Friday, July 23, 2010

Summer Project Plan B: Attempting to Write Fiction

This was not supposed to be my summer project. Every year, I choose something large and somewhat scary to learn over the summer break. I was determined this summer to learn how to be moderately athletic. My general clumsiness and profound fear of looking foolish in front of the very muscular has prevented me learning anything more athletic than basic walking for several decades now, and even that is sometimes a wobbly affair. So, I decided this would be the year when I turned that history of clumsiness around. I would learn things and practice and emerge with the upright, squared shoulders and air of indomitable capability of the 'natural athlete.'

Despite those brave plans, a newer tradition reared it's ugly head, and I am in a cast this summer. For the third time in three years. Friends have declared that next year they will -- forcibly if need be -- wrap me in bubble wrap at least two weeks prior to summer solstice to break the pattern. This plan strikes me as a perfect way to break an arm rather than a pattern, but they mean well.

So, there I was with a summer to fill, mobility heavily limited, and no reasonable plan for learning in the face of a haunting fear. I hate that. I cast around for fears I could face heroically from a comfy chair and footrest, and lighted upon fiction writing. It is a shameful secret that I regularly ask my students to put aside their fears of inadequacy and try fiction writing as a way to engage with words and ideas in a fun and creative way, yet avoid the practice myself due to my own similar fears. I, Fraud. Filling in an empty spot where moral fiber should always have been seemed a plausible enough heroic journey for the summer, and I declared I would write something.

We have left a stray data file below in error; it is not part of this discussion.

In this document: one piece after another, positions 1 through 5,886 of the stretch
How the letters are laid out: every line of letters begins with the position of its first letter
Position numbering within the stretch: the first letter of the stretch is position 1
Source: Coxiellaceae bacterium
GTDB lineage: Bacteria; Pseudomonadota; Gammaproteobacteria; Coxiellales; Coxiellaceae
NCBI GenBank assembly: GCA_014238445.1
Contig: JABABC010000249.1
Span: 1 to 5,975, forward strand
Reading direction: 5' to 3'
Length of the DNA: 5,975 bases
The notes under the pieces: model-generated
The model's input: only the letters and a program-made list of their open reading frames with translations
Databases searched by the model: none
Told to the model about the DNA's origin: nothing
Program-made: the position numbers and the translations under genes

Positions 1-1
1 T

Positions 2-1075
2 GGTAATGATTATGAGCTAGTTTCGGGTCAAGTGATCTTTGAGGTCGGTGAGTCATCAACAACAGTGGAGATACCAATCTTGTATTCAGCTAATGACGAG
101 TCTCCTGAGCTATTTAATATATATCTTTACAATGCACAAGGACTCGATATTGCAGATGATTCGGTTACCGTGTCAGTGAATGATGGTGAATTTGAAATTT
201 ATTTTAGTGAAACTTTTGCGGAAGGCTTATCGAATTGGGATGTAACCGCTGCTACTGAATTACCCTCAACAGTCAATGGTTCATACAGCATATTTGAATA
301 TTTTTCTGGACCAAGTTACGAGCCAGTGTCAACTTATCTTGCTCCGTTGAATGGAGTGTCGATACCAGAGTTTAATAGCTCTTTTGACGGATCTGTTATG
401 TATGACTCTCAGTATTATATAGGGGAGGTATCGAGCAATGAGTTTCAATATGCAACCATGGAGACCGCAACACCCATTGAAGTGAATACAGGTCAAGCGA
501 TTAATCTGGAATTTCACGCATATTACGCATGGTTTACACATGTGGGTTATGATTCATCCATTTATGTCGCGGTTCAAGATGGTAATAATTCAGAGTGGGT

Almost immediately, memories of the last time I attempted to write fiction began to crowd in. I was twenty, and earnest, and arrogant, and painfully naive. I had written some letters to a favored uncle, and he approved of my style and encouraged me to try my hand at writing for real. There's very little that twenty year-old me wanted to hear more than that I could be an artist. I became perfectly awful almost overnight. I sat with my manual typewriter (Old School!), and my cigarettes (Daring and Tortured!), and put my Mr. Coffee on permanent duty (Dedicated!), and proceeded to type out the most humiliatingly transparent, precious dreck I could muster. My own mother read it and declared it 'kind of cute.' That chapter of the Great American Novel That Wasn't was quickly relegated to the back of a closet somewhere in favor of piano lessons, which I also took very seriously, and at which I also achieved little in the way of skill or artistry. We won't discuss the horrors I inflicted upon the poor, innocent bastards who trusted me to try my hand at cooking.

I think I kind of suck at everything artistic or in any way generative, folks. Yet here I am, with a proper computer this time, attempting to write a short story. (Start small, Heo!) You'll notice if you look to the right of this blog that I have approximately 250 words and have had since I put the widget there. In fact, I have managed a first page of three separate stories: a barely disguised autobiographical story that makes me cry too hard to write reasonably, a science-fiction story meant to use science to explicate a moment in biblical narrative (written by a humanities person and atheist), and some other pile of amorphous bullshit that I can't quite describe. They vary in quality from the merely humiliating to suicidal ideation-inducing.

I like to think of myself as the kind of person who can set her jaw at something and have it happen. I have managed many things in my life by employing just that strategy, and so I generally think of everything I haven't accomplished as stuff that I haven't adequately attempted. I think this may be the summer I find out what it's like to face a fear, do my best, and have that fear kick my ass anyway.

I wonder if it would be cheating to reframe the fear I face as "working my hardest only to find that I really do suck" and call it an odyssey already.

1 comment:

magistra said...

Very belated comment - because I was at your site reading your post about the rebellious nuns of Poitiers. I almost entirely gave up writing fiction when I became a medieval historian, because I found I actually had something interesting to say about the past. But for the last few months I've been writing fanfic as a hobby and really enjoying that. I think that can work as a kick-start to get into fiction writing (if you can find a fandom you like), because you have a toolkit of characters, tone of voice etc, with which you can start playing immediately, you don't have to build then up from scratch. But you can still do some quite interesting writing effects. (Some of the fanfic writers I've been reading have just started National Novel Writing Month).